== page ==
Farmer´s attitudes and farm management in small ruminant flocks with high brucellosis prevalence
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Keywords

Multifactorial correspondence analysis
Brucellosis
Risk factor
Small ruminants
Vaccine Rev-1.

How to Cite

Coelho, A., García-Díez, J., Góis, J., Rodrigues, J., & Coelho, A. C. (2020). Farmer´s attitudes and farm management in small ruminant flocks with high brucellosis prevalence. Veterinaria Italiana, 55(4), 355-362. https://doi.org/10.12834/VetIt.1162.6419.2

Abstract

The region of Tras-os-Montes e Alto Douro in northeast Portugal displayed the highest prevalence of brucellosis in small ruminants of the country. A vaccination programme of the whole population with Brucella melitensis Rev-1 was carried out from 2001 to 2004 in an attempt to reduce prevalence levels and protect public health. Although individual prevalence decreased from 5.6% in 2001 to 0.4% in 2007, several flocks continued to present individual prevalence ≥ 5.0%. Given the multifactorial characteristics of brucellosis, the current study evaluated farming practices and risk factors in flocks with an individual prevalence over 5% by multifactorial correspondence analysis. Results showed that a lack of recognition of the symptoms of brucellosis and lack of Rev-1 vaccination were the main factors contributing to the high individual prevalence of brucellosis in flocks. Other factors such as the consumption of raw milk, presence of dog commingling with animals and use of communal pastures also contributed to the persistence of the disease. Family farms with low economical profit, minimal training/education of farmers, and a scarcity of veterinary support may explain the persistence of factors contributing to the high prevalence of brucellosis. The results of this study highlight several risk factors and farming practices that might have contributed to the maintenance of a high prevalence of brucellosis in flocks with high brucellosis prevalence. These results could be used to adopt new approaches to improve the efficiency of brucellosis eradication programs.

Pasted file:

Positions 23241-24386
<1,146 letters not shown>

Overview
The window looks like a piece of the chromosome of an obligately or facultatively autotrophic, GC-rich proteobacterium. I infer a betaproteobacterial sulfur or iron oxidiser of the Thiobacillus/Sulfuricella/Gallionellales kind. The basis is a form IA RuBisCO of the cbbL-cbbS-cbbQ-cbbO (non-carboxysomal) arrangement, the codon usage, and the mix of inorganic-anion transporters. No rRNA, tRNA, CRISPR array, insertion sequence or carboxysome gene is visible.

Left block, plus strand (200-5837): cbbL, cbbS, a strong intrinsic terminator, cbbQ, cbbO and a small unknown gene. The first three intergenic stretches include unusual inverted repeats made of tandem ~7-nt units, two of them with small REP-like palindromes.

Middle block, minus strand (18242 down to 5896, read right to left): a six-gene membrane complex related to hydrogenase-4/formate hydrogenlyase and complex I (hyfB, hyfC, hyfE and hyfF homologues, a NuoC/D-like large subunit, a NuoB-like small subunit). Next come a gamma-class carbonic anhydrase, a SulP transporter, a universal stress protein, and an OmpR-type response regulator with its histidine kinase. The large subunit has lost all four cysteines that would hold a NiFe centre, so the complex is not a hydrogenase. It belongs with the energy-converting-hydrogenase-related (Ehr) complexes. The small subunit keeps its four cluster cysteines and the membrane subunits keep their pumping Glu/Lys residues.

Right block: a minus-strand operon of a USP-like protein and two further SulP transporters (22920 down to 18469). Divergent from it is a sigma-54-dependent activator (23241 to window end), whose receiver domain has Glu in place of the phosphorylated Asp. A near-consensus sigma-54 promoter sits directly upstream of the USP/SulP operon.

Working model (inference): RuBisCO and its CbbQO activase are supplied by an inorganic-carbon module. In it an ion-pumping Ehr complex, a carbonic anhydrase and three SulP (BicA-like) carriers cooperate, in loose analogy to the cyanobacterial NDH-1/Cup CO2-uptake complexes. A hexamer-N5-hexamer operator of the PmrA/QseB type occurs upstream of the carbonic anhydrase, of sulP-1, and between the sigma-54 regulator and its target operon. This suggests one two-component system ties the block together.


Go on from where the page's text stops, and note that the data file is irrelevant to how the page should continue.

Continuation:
https://doi.org/10.12834/VetIt.1162.6419.2
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